China’s stock market plummeted 9 percent Feb. 27. The resounding crash sent shock waves throughout the world and caused billions of dollars in losses across the globe, including the United States. Last October, North Korea’s tyrannical dictatorship detonated its first nuclear device.
These events demonstrated that Asia “will play a huge role” in the world, according to Northern Kentucky University professor Dr. Kenneth Rhee. Rhee also added that it is important for students to understand what that role will be.
“Things happening here impact things in Asia, and vice versa,” Rhee said. “It doesn’t matter where it starts.”
That’s why he and Dr. Michael Klembara, director of International Programs, have collaborated to set up a student and faculty exchange program, which focuses on leadership in the digital age, with Hansung University in Seoul, South Korea.
“It puts them in the middle of Asia,” said Dr. Kevin Kirby, an NKU professor of computer science who taught at Sogang University in Seoul from 2000 to 2001. “It’s very cheap and easy to visit China and Japan. It’s a short flight to Tokyo, a short flight to Beijing.”
Kirby is one of several professors who, before the ink had even dried on the contract, expressed interest in the exchange. Dr. Carol Medlicott, a geography professor who specializes in Korea, is another. She points out that Korea is “the only place in the world where the Cold War is still going on.” This makes it a “crucial” part of our national security, and therefore a place that “Americans should be concerned about.”
So, with this in mind, Klembara and Rhee worked with one of Rhee’s colleagues at Hansung University to set up the exchange. Located in a trendy central Seoul neighborhood, it sits on Tae Ha Ko, which translates as University Street. A campus of 7,000 students, it will be exchanging only two students with NKU under the agreement.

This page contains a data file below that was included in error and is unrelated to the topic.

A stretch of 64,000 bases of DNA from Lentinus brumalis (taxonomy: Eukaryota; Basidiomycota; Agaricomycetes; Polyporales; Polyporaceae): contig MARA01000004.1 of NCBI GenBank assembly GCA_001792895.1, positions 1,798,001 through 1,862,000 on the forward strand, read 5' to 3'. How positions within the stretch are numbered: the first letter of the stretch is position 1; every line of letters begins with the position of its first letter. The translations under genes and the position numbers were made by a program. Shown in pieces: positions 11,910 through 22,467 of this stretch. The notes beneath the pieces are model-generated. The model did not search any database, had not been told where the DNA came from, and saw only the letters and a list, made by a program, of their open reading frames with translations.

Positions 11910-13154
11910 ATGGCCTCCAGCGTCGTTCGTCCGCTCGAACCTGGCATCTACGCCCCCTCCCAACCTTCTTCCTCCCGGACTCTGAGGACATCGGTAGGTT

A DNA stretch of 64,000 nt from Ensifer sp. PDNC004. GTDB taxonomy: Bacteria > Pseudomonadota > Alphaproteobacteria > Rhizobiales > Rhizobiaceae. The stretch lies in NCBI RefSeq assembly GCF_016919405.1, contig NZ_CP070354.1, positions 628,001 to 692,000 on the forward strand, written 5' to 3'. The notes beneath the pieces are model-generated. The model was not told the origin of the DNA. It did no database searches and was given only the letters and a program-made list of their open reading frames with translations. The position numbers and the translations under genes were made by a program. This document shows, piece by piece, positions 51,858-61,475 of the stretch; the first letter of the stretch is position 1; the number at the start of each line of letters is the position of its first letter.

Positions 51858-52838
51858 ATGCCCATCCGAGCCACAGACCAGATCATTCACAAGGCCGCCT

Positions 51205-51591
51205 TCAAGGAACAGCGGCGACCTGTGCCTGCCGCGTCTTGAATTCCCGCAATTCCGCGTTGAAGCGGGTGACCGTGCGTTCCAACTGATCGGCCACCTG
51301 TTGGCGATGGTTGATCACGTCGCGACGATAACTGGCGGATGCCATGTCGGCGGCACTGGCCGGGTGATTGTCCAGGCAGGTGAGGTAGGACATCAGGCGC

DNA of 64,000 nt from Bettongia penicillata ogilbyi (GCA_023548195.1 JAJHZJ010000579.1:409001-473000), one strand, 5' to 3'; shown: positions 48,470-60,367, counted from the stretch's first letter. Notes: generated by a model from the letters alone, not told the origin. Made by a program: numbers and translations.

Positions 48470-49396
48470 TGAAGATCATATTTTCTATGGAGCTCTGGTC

Students will still pay their home institutions, according to the agreement, but will have to obtain money on their own for necessities, including health insurance. However, Klembara tells NKU students not to fret over funding.
“There is money available,” he said, provided students are willing to earn at least 12 credit hours while there. “These are academic expenses to be given to students who have the academic motive.”
Korean students coming into NKU have to pass the TOELF, a standardized test that gauges their skill with English. The contract mandates that Korean students must score at least a 500 (paper-based) or a 173 (computer-based).
NKU students have no language-proficiency requirement. While both Klembara and Rhee encourage students to learn Korean, it isn’t necessary.
“Hansung has assured me that there’ll be sufficient classes in English,” Klembara said.
Students would have the option of living in Hansung’s dorms or off-campus, possibly in the surrounding area, which is already full of students.
But this is only the first step in the contract, according to Klembara. NKU and Hansung are hoping to take it a step further, allowing 20 to 25 Korean students to study at NKU for a semester. NKU would then send 10 to 15 NKU students for a summer sojourn. However, this part of the agreement is still in development.
Still, Klembara and Rhee are pleased with the current contract. They feel that Hansung is an appropriate partner.
“We have a similar history, a similar set of aspirations,” Rhee said. Kirby echoed his view, saying that Hansung “is comparable to NKU.”
Also, Kirby said, Korea is a very welcoming country, a fact Elizabeth Groeschen, a Northern Kentucky native who resides in Seoul, found when she arrived there.
“I was most surprised by the general hospitality, extreme friendliness and feeling of safety, even in this huge inner-city sprawl that is Seoul,” she said.